Browse Topics



Who Will Be Kerry's VP?
The Short List For a Democratic Running Mate

audio iconKen Rudin's VP Analysis on 'Day to Day'

Massachusetts' Sen. John Kerry is apparently on the cusp of announcing his choice for a running mate on the Democratic presidential ticket. NPR Political Editor Ken Rudin lists the most likely among the potential field and offers pluses and minuses for each. (Check out Rudin's 'Political Junkie' column for his own prediction.)

Retired Gen. Wesley Clark. Credit: Corbis

Former Commander of NATO, Former Contender for 2004 Democratic Presidential Nomination

Pluses: Credibility on military issues. Highly-decorated during Vietnam tour, winning a Silver Star and a Purple Heart. Resolved Kosovo conflict without the loss of a single American life. Two war vets on a ticket running against two Republican non-vets.

Minuses: Voted for former presidents Richard Nixon and Ronald Reagan. Awkward, ineffective presidential campaign. Can a general be a no. 2 to a lieutenant?

audio icon On War
Dartmouth College Town Meeting, Nov. 2003

audio icon Withdrawal Speech
Little Rock, Ark., Feb. 11 2004

audio icon On Democratic Nominee
Little Rock, Ark., Feb. 11 2004

North Carolina Sen. John Edwards. Credit: Corbis

First-Term Senator for North Carolina, Former Trial Lawyer and Contender for 2004 Dem. Presidential Nomination

Pluses: Charismatic and exciting campaigner. Effective opponent of Bush economic record. Gives ticket North-South balance. Top choice in all polls.

Minuses: Less than six years in office. Wants it too much. Questions about whether he has the gravitas to be president. Unlikely to help Kerry win Southern states. Said to be in the pocket of trial attorneys. Might interfere with Hillary Clinton coronation in 2008 or 2012. Like Kerry, he voted for the war. If he's so popular, why did he win only one primary?

audio icon On President Bush
Day Prior to Announcing His Candidacy, Sioux City, Iowa, Sept. 15, 2003

audio icon On the Issues
Sioux City, Iowa, Sept. 15, 2003

audio icon Withdrawal Speech
Raleigh, N.C., March 3, 2004

audio icon On Kerry
Debate in Los Angeles, Feb. 26, 2004

Missouri Rep. Dick Gephardt. Credit: Corbis

Retiring after Nearly Three Decades as Missouri House Rep.; Two-Time Contender for Dem. Presidential Nomination

Pluses: From battleground state of Missouri. Favorite of unions. Has strong reservoir of affection on Capitol Hill.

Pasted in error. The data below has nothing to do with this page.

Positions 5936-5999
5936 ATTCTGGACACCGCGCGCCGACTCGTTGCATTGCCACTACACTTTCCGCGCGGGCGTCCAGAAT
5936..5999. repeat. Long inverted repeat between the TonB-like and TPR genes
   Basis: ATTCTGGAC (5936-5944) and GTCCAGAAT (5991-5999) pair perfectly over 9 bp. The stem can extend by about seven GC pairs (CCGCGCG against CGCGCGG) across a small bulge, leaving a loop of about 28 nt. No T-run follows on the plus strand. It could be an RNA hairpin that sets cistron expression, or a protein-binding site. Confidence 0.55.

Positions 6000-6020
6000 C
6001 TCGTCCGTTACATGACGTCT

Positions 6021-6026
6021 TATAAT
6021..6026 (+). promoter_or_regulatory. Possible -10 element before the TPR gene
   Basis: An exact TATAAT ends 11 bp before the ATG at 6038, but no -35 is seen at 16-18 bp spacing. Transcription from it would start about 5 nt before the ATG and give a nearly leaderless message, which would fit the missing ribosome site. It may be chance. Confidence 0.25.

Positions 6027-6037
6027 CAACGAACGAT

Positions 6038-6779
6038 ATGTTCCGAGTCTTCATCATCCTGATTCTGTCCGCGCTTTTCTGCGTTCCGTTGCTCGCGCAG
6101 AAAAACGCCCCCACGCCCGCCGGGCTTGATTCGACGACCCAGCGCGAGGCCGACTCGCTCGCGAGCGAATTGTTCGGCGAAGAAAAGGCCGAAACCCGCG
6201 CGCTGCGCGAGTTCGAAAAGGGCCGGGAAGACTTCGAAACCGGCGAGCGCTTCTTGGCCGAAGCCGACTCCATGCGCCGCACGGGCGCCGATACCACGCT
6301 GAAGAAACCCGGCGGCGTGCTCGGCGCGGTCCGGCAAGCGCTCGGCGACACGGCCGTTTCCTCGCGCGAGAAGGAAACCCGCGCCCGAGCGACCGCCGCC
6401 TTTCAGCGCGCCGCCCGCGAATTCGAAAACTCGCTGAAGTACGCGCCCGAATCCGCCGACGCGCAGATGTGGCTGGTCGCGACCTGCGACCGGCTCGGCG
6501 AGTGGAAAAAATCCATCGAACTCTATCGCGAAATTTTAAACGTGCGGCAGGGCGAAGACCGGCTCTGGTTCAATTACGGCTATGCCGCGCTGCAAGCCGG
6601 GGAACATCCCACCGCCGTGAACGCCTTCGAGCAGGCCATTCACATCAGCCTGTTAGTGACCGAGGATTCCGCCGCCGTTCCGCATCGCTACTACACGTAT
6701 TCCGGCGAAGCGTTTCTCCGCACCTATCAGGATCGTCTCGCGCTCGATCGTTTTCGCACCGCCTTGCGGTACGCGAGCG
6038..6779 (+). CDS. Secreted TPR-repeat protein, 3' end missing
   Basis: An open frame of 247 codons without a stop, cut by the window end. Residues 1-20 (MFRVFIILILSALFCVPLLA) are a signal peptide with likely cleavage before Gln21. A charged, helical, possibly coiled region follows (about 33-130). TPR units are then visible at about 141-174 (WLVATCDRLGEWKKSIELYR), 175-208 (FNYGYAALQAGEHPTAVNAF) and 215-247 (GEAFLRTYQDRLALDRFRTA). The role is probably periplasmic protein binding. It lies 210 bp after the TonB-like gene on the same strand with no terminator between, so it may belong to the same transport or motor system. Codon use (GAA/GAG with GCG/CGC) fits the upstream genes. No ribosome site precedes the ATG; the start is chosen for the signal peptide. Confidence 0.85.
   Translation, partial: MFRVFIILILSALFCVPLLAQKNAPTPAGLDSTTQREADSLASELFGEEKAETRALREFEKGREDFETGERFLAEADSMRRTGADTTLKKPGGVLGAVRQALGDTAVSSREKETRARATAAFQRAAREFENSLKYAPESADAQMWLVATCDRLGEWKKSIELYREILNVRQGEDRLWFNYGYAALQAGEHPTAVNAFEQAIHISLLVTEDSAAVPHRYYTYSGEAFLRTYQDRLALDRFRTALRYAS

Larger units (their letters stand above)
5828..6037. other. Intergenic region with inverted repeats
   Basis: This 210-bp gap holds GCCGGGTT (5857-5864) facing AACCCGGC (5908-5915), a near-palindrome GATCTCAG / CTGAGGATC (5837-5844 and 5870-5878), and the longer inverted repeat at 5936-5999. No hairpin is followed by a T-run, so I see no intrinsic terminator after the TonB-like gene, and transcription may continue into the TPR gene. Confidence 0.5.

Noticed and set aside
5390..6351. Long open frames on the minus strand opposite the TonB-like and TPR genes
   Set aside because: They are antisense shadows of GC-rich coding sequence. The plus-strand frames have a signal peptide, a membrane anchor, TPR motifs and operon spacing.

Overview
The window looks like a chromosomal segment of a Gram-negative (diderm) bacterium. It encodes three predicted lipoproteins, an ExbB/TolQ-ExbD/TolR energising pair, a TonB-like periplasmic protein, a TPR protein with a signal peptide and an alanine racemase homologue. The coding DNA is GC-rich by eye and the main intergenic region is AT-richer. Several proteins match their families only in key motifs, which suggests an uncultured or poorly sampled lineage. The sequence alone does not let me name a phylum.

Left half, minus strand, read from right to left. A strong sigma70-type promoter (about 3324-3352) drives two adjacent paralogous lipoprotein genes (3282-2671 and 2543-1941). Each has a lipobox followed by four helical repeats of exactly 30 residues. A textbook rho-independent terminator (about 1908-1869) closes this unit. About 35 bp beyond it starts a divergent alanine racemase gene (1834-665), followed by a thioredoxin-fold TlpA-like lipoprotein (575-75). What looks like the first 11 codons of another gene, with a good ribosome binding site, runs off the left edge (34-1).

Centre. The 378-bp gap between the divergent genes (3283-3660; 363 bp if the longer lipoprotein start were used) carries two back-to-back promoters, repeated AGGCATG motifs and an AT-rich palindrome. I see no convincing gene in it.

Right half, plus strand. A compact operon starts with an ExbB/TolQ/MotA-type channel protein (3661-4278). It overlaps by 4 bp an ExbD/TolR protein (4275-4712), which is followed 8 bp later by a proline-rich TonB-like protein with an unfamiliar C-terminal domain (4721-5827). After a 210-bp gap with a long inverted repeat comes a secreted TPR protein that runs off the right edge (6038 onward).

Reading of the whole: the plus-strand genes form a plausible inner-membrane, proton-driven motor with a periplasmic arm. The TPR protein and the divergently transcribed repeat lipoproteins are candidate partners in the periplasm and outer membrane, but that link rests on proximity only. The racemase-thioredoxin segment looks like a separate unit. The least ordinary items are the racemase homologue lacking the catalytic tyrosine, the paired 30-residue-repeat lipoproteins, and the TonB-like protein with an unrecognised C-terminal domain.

Minuses: Yesterday's news. In Washington 28 years. Safe, but lackluster. Failed in four attempts to bring Dems to majority status in House. Dismal fourth-place finish in Iowa caucuses, which he was once expected to win.

audio icon Announcing His Candidacy
St. Louis, Mo., Feb. 19, 2003

audio icon On the Issues
Campaigning in New Hampshire, Sept. 1, 2003

audio icon Withdrawal Speech
St. Louis, Mo., Jan. 20, 2004

Florida Sen. Bob Graham. Credit: Corbis

Third-Term Senator, Two-Term Governor of Florida and Former Contender for 2004 Dem. Presidential Nomination

Pluses: Popular in key state. Had he been the VP nominee in 2000, it would be President Gore today. Strong national security and intelligence credentials.

Minuses: Bizarre, quirky personality traits. At 67, he is no spring chicken.

audio icon On the Issues
Miami Lakes, Fl., Announcing his Candidacy, May 6, 2003

audio icon Withdrawal Speech
Larry King Live, Oct. 7, 2003

audio icon On Kerry
Orlando, Fla., Campaigning for Kerry, March 3, 2004

Gov. Tom Vilsack. Credit: Corbis

Two-Term Governor of Iowa, State's First Democrat Elected Governor in 30 Years

Pluses: From the Midwest. Not saddled with Washingtonitis. His wife gave Kerry a crucial endorsement before the caucuses. Compelling rags-to-riches life story.

Minuses: Tom Who? Two Roman Catholics on the ticket. No foreign policy experience. According to a recent poll, Iowans are incredulous of the idea. Signed bill making English the state's official language.

audio icon On the Issues
Condition of the State Address, Jan. 13, 2004

audio icon On the Election
Iowa State Democratic Party Convention, June 25, 2004

audio icon On Kerry
Iowa State Democratic Party Convention, June 25, 2004

Darkhorses: The following are not necessarily likely choices, but they have been widely discussed as possible: Sen. Evan Bayh (IN), Sen. Joe Biden (DE), Sen. Bill Nelson (FL), ex-Sen. Sam Nunn (GA), and Gov. Ed Rendell (PA). New Mexico Gov. Bill Richardson, and Virginia Gov. Mark Warner, who for the longest time was on my own short list, are apparently out of the running. -- Ken Rudin



Politically Speaking

High-Anxiety Election: Good News for Incumbents

Ron Elving

Senior Washington Editor Ron Elving says incumbents often benefit in uneasy times.


Political Junkie

Dreading a Tie Vote in the Electoral College

Ken Rudin

NPR Political Editor Ken Rudin answers your questions. This week: What would happen if the Electoral College vote were tied.


The Candidates

Interviews, buzzwords, stump speeches and more from the 2004 contenders for the White House.

Campaign Diaries

Directing the Durham Vote
Elections chief shares insights on running a fair, efficient contest.
Trying Out Politics
Lessons learned from running a local campaign.

Station Spotlight

Campaign 2004
News, analysis, commentary and more from NPR member stations.

Key Contests

Results of key primaries and caucuses, including Iowa, New Hampshire, the seven states decided Feb. 3, and the March 3 "Super Tuesday" contests.

The NPR Debate

Democratic Candidates Face Off in NPR Debate Listen to the full Jan. 6 debate in Des Moines, Iowa.